Followup from the Pelican Staff: Thanks for the follow up. - Nick at Pelican Parts  
Walguy2000 Comments: My son has a 1998 528i and on the dash it shows that the drivers door is always open and sometimes while he is driving the interior lights come on.
Where is this sensor located at. or is any thing we can do
November 8, 2015
  Followup from the Pelican Staff: Likely an issue with the door latch hook. Check the switch in the hook the door latch attaches to when closed. - Nick at Pelican Parts  
Keewee Comments: Hi, I have a fault code that says "Choke valve, control fault" What is this referring to. On my C310 scan tool is under ABS number 26, my local garage is number 38 on their system. I forgot to mention that the traction control light comes & stays on. When I restart the car it disappears but is logged. Cheers Rob
July 23, 2015
  Followup from the Pelican Staff: What vehicle and what system was the code retrieved from? - Nick at Pelican Parts  
noseman Comments: Hey nick ive got a 98 538i and its missing real bad. I replace the spark plugs but not thr coils. Can they be the cause? The miss has gotten gradually worse.
December 4, 2014
  Followup from the Pelican Staff: Coils are very common. Be sure you have good fuel delivery and compression. - Nick at Pelican Parts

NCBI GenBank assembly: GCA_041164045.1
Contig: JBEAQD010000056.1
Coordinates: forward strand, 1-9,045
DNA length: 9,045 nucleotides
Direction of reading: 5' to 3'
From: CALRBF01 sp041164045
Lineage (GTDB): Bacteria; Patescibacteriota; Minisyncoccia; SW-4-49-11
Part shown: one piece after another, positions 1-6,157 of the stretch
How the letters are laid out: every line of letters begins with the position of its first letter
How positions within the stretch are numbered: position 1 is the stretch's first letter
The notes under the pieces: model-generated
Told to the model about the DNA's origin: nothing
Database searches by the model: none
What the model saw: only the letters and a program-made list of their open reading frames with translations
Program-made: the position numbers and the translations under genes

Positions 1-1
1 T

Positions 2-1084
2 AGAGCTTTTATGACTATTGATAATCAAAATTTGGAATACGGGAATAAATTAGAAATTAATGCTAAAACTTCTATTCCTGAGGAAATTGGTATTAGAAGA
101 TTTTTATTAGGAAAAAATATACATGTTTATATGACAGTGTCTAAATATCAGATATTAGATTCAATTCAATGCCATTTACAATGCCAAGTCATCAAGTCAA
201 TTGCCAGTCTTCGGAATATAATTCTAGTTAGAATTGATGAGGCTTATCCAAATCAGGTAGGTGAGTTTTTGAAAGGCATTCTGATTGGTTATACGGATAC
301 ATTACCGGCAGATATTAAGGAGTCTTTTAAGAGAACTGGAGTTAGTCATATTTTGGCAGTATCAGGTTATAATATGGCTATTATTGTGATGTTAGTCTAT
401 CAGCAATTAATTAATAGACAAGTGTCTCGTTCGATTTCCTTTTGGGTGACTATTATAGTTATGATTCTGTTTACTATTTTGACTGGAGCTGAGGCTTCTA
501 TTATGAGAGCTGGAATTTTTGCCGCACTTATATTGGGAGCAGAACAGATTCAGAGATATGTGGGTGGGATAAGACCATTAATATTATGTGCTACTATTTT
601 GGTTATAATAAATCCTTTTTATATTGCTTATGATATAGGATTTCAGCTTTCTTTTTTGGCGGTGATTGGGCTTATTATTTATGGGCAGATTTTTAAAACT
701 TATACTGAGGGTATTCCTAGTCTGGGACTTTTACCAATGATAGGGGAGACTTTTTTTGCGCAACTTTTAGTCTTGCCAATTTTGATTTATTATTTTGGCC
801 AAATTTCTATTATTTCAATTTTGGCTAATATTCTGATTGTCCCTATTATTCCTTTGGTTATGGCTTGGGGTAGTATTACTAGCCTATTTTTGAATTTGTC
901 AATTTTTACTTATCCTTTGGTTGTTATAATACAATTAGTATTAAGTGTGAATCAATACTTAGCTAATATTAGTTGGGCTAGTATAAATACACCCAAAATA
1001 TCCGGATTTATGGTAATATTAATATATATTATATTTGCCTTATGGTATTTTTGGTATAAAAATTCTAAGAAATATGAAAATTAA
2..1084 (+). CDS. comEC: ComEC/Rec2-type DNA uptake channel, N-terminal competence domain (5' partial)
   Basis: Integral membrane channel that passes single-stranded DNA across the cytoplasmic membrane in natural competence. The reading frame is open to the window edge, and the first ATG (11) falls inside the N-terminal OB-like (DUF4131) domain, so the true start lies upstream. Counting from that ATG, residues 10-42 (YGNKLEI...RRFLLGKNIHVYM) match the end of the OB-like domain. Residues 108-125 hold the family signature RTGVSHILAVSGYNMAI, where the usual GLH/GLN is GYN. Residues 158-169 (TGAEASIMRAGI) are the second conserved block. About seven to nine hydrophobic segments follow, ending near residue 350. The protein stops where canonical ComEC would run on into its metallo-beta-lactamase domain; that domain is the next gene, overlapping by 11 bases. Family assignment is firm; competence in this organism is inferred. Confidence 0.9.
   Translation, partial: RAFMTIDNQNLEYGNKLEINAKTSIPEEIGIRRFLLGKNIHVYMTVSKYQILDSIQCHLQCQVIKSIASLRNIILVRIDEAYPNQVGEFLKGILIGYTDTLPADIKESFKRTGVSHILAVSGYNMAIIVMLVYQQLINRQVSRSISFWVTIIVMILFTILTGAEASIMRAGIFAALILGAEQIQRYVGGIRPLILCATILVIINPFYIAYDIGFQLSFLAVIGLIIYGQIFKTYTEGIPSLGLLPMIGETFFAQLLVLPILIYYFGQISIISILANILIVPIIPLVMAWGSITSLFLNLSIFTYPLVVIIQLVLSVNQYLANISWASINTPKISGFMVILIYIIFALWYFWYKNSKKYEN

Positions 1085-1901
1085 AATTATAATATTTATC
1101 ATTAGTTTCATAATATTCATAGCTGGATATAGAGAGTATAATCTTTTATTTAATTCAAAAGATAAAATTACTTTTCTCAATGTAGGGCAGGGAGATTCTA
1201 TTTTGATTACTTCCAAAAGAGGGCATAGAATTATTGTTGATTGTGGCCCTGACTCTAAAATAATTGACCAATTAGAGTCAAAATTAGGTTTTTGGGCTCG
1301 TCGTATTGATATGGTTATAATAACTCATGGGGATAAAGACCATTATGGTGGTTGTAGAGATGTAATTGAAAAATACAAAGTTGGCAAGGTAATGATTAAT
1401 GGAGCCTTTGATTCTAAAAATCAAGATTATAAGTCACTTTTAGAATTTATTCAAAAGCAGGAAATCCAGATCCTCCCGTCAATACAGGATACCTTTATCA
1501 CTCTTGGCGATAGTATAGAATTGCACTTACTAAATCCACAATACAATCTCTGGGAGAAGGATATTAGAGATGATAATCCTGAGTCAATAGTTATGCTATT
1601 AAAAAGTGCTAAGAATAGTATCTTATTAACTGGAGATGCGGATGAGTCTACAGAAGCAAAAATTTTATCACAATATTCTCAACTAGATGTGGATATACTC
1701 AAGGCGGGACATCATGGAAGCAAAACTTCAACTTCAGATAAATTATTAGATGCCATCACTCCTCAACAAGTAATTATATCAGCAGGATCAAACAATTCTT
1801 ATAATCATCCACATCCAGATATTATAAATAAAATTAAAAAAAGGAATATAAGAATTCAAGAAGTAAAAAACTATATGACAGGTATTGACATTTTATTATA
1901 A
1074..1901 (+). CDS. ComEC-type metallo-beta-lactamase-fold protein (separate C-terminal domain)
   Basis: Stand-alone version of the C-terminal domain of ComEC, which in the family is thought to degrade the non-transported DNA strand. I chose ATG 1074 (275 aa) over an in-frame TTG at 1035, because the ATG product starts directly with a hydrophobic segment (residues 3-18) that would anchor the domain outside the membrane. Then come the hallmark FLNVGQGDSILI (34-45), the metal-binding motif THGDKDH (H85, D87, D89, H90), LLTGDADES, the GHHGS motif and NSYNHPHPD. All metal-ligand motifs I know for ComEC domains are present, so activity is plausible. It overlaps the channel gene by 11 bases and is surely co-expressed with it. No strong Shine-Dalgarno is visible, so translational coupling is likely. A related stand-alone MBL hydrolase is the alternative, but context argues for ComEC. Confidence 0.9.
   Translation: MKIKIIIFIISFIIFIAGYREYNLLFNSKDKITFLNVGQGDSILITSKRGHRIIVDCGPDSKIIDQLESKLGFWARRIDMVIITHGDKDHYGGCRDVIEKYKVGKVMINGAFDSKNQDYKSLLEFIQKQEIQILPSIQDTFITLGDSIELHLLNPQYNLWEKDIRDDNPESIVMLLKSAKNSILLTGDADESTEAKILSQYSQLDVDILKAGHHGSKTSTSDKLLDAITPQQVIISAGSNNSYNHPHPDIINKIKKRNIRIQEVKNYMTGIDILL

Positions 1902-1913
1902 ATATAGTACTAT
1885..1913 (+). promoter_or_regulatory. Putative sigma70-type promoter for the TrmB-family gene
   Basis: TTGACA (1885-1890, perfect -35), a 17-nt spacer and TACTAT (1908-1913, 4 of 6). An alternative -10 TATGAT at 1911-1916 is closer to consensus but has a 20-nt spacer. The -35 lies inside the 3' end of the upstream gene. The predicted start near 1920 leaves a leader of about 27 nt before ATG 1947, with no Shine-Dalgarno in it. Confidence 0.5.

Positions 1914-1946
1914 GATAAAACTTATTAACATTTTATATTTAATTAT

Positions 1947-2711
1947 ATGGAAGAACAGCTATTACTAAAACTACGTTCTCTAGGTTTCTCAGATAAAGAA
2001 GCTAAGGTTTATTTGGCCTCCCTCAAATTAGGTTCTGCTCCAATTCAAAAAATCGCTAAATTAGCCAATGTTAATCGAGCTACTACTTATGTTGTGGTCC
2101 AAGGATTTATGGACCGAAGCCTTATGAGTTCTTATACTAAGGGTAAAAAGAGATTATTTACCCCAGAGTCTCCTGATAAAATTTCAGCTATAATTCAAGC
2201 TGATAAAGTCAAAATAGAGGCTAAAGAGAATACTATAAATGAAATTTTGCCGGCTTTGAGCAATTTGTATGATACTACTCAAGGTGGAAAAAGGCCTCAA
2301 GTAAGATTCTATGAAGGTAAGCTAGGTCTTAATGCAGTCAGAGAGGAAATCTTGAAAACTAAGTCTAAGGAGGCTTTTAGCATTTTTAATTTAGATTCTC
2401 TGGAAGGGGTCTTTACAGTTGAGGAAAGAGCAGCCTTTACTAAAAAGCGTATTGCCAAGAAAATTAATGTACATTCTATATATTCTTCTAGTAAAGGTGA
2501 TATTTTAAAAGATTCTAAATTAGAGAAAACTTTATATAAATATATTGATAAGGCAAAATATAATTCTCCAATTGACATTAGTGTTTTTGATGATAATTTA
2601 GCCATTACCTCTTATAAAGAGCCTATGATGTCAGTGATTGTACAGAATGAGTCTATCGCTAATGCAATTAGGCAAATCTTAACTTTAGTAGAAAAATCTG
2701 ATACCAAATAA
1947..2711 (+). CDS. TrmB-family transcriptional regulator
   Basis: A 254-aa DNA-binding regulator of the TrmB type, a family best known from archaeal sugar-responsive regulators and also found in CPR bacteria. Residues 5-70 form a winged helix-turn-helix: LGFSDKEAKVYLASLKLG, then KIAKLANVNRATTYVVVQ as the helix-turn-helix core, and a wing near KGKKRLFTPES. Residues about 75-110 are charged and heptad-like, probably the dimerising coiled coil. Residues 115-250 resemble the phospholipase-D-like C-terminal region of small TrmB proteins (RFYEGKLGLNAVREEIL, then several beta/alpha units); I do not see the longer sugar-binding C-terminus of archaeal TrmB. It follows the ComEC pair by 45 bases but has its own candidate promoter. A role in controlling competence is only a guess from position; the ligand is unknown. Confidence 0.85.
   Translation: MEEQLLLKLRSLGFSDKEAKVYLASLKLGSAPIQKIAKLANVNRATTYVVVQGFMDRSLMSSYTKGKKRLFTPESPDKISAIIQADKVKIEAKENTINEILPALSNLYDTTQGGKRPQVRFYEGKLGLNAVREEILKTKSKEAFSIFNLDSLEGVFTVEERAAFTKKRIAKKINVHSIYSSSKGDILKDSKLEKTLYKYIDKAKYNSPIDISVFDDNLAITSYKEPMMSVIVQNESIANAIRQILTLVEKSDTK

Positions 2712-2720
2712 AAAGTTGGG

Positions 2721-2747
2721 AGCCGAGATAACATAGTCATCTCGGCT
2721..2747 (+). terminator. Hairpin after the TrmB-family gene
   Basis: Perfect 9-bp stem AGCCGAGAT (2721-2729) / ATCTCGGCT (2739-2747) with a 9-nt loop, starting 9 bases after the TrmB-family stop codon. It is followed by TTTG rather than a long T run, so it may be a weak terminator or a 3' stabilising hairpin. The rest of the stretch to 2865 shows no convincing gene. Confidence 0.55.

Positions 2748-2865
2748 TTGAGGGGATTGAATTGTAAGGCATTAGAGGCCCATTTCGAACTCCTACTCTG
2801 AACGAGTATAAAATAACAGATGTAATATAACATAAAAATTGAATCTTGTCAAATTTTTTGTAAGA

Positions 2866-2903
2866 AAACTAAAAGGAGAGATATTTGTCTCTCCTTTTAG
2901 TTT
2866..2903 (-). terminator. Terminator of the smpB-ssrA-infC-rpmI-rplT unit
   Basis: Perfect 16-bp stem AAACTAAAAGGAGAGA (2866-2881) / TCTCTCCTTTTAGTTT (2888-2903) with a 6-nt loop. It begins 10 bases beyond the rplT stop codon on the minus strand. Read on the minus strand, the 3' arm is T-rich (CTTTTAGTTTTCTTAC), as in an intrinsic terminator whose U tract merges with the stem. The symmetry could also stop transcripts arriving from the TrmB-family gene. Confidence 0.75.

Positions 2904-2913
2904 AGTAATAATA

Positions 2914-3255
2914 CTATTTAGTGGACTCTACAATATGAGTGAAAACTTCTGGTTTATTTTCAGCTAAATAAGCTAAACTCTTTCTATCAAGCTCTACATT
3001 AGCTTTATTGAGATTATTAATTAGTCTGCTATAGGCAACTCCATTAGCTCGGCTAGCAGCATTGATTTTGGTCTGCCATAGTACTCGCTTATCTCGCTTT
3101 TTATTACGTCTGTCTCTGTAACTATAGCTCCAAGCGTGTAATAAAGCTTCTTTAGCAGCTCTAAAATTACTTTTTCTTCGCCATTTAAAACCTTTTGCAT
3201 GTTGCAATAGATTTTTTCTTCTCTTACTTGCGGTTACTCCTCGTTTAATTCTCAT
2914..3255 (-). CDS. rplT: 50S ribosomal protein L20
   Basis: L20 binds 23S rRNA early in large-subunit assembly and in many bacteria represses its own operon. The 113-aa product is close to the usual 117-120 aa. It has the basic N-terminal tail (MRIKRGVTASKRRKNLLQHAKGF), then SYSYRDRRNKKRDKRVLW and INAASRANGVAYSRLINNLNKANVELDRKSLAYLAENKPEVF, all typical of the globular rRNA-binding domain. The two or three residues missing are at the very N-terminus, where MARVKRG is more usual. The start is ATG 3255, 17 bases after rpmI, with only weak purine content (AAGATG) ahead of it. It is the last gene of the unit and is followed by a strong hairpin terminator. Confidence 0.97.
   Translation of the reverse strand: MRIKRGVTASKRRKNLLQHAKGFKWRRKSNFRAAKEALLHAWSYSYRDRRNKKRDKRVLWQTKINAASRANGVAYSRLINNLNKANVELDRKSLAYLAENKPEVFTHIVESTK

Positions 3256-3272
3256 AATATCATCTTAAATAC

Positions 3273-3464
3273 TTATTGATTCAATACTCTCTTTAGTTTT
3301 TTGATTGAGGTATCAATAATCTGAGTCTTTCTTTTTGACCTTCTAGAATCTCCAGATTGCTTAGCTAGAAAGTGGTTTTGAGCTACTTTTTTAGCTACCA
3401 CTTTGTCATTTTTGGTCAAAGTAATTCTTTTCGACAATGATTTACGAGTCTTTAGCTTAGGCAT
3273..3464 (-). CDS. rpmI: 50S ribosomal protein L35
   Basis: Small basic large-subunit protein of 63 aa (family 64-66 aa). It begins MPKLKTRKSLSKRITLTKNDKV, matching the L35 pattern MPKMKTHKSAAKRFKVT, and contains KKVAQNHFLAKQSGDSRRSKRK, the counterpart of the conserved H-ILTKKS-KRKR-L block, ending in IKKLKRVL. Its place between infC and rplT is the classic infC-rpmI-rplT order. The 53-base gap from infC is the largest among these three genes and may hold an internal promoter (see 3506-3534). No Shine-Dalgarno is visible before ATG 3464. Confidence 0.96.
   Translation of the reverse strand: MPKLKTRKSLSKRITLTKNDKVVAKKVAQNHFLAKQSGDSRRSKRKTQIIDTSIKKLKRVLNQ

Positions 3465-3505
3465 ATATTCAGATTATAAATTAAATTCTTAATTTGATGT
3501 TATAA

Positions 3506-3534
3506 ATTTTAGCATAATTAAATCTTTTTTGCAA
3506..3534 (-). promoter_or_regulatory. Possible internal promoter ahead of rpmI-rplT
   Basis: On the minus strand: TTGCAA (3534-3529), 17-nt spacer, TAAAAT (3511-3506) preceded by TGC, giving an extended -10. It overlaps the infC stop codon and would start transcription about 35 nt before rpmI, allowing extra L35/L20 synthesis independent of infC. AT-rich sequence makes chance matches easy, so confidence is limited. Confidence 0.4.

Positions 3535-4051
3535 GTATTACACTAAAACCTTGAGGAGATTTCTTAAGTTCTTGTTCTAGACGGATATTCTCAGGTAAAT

Roy Comments: Nick. I am taking your advise. But I just want to know in my mind a question that bothers me abt. this. How can a part that is factory sealed and has but one purpose to "fire" once sealed, etc. go bad just sitting under the seat? If the wiring is bad, ok, if a loose connection, ok, but a sealed unit! I think of it as an unexploded shell lying in a dry place for years , and then going bad ! I realize it is most likely bad , BUT ! thanks again roy
December 26, 2013
  Followup from the Pelican Staff: The parts fail, just the way it is. If resistance on the circuit changes even the slightest, the control deems the part faulty. - Nick at Pelican Parts  
Roy Comments: Thanks Nick,
I have a code reading tool which has one fault code , and it comes up 0.6 which the book i have says it is the " passenger seat belt pretensioner . The pretentioner has never been fired nor has the bags ever deployed. Trying to reset this Air Bag light on the warning lights will only work for a short period of time and then back on. 2 mins or less Do you have any recommendations /
December 21, 2013
  Followup from the Pelican Staff: The pretensioner doesn't have to be fired to set a fault. it or the wiring to it can be faulty. I would replace it, as it is the most likely cause of the light. - Nick at Pelican Parts  
Roy Comments: Nick, the video i saw but can not find again shows a fix that turns off the air bag light but does not disable the air bags capability. Have you heard of this? thanks
December 21, 2013
  Followup from the Pelican Staff: This is a bad idea. What you are referring to, tricks the SRS module into thinking the faulty part is good. You do not want to do this. - Nick at Pelican Parts  
Roy Comments: I heard of a video that shows how to fix the false airbag lite by inserting some resistors into the plug under the seat. do you know where i can find that ? thank you Roy
December 20, 2013
  Followup from the Pelican Staff: I would advise against bypassing any safety features of your vehicle. - Nick at Pelican Parts  

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Page last updated: Wed 12/7/2016 02:06:23 AM